By Alagie Manneh and Olimatou Coker
Immediately following a discharge order at the Banjul Magistrates’ Court, police yesterday re-arrested and charged members of the proscribed Three Years Jotna group.
The court freed Yankuba Darboe, Abdoulie Njie, Ebrima Kitim Jarju, Sherfiffo Sonko, Hagi Suwareh, Fanta Mballow, Karim Touray and Muctarr Ceesay from charges of unlawful assembly, rioting after proclamation, and rioters demolishing structures after the state filed a nolle prosequi.
But police waiting outside the court premises re-arrested the leadership of the movement, slapping them with the same charges the magistrates’ court discharged them of.
The police spokesman said the rearrests were made as a result of an information filed at the high court by the state. He did not give details.
After eight hours under detention, they were released on bail.
Supporters of the embattled group raised fingers and chanted “Three Years Jotna!” as the bailed persons descended the stairs of the Police Serious Crimes Office at the Police Headquarters in Banjul.
“It’s all politics. This is all geared towards stifling our dissent of holding President Barrow to his promise to the Gambian people that he is going to serve a transitional government of three years, which has now proven to be the lie of the century,” bailed Yankuba Darboe told The Standard.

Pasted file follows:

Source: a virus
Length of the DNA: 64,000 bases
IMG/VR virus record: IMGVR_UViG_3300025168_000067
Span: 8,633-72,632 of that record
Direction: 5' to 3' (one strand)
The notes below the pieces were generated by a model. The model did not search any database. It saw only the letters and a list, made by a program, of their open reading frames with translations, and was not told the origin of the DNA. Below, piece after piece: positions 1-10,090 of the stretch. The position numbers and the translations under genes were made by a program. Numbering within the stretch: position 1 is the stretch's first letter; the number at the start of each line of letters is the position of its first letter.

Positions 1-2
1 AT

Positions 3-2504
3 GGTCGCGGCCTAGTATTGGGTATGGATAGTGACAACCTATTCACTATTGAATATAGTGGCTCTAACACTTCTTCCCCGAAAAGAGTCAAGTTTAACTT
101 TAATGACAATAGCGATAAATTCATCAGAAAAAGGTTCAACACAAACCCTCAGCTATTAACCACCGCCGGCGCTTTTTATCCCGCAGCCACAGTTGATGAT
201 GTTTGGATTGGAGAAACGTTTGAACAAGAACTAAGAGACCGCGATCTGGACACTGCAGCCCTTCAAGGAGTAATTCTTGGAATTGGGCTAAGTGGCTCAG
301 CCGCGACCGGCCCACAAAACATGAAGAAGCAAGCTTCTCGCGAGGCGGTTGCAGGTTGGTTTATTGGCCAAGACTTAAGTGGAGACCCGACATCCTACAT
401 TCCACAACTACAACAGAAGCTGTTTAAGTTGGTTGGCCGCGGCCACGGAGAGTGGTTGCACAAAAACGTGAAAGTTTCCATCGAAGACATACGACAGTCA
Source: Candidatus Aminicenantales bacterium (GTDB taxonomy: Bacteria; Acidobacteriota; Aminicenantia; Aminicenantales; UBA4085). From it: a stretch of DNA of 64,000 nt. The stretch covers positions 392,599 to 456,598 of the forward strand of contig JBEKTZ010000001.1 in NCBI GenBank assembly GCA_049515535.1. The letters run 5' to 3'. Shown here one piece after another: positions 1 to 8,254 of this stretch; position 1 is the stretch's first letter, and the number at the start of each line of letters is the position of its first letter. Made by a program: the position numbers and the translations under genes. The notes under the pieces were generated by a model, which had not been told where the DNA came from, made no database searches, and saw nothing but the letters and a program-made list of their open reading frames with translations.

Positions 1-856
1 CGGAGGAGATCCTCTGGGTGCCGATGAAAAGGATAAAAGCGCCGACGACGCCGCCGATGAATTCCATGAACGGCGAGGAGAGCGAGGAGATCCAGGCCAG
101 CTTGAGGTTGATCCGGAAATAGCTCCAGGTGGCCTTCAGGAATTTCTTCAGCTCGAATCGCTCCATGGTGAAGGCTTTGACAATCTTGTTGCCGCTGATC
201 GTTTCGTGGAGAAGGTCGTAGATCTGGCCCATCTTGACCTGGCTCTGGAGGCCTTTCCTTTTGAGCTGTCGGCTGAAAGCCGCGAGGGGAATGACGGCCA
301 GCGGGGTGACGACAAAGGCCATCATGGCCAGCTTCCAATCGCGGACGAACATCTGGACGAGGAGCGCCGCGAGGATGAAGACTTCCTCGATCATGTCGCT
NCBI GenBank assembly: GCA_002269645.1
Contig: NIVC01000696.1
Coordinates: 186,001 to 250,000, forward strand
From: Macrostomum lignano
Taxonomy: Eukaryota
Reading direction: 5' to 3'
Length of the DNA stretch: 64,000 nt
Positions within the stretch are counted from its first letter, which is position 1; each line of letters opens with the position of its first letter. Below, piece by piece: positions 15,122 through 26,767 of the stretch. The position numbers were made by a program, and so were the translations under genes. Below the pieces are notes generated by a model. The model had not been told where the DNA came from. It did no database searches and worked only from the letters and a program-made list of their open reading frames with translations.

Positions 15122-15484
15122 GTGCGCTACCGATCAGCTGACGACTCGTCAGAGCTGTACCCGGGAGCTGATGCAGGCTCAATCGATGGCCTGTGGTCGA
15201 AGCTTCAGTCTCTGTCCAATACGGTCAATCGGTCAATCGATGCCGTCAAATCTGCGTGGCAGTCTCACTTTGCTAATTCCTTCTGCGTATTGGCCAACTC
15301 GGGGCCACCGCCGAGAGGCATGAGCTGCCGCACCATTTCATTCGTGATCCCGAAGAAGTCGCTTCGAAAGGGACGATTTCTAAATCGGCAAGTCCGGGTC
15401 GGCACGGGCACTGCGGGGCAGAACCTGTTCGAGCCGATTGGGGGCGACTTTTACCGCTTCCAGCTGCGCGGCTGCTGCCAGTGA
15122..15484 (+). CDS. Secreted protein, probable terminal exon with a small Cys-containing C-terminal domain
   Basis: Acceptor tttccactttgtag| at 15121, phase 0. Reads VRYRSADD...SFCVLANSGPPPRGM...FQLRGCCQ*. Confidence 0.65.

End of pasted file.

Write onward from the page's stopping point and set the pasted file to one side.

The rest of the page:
Mr Darboe, himself a lawyer and an executive member of the UDP, said their arrest demonstrated “an abuse of the judicial process”.
“The whole world now knows the same system which abetted and aided the Jammeh dictatorship is still here under the leadership of IGP Mamour Jobe,” Darboe said.
The group has been granted bail, but asked to report to police Monday.
Nominated member Ya-Kumba Jaiteh appeared to “show solidarity,” but declined to comment on the matter.
UDP activist Dodou Kassa Jaata, accused President Barrow of “masterminding the whole 3YJ legal troubles”.
“The police are doing this action [sic]because the head of state instructed them to do so” he claimed.
Under the Criminal Code, the group’s leaders could face up to a year in jail if convicted under unlawful assembly alone.
Other charges included riotous demolishing of buildings and rioting after proclamation.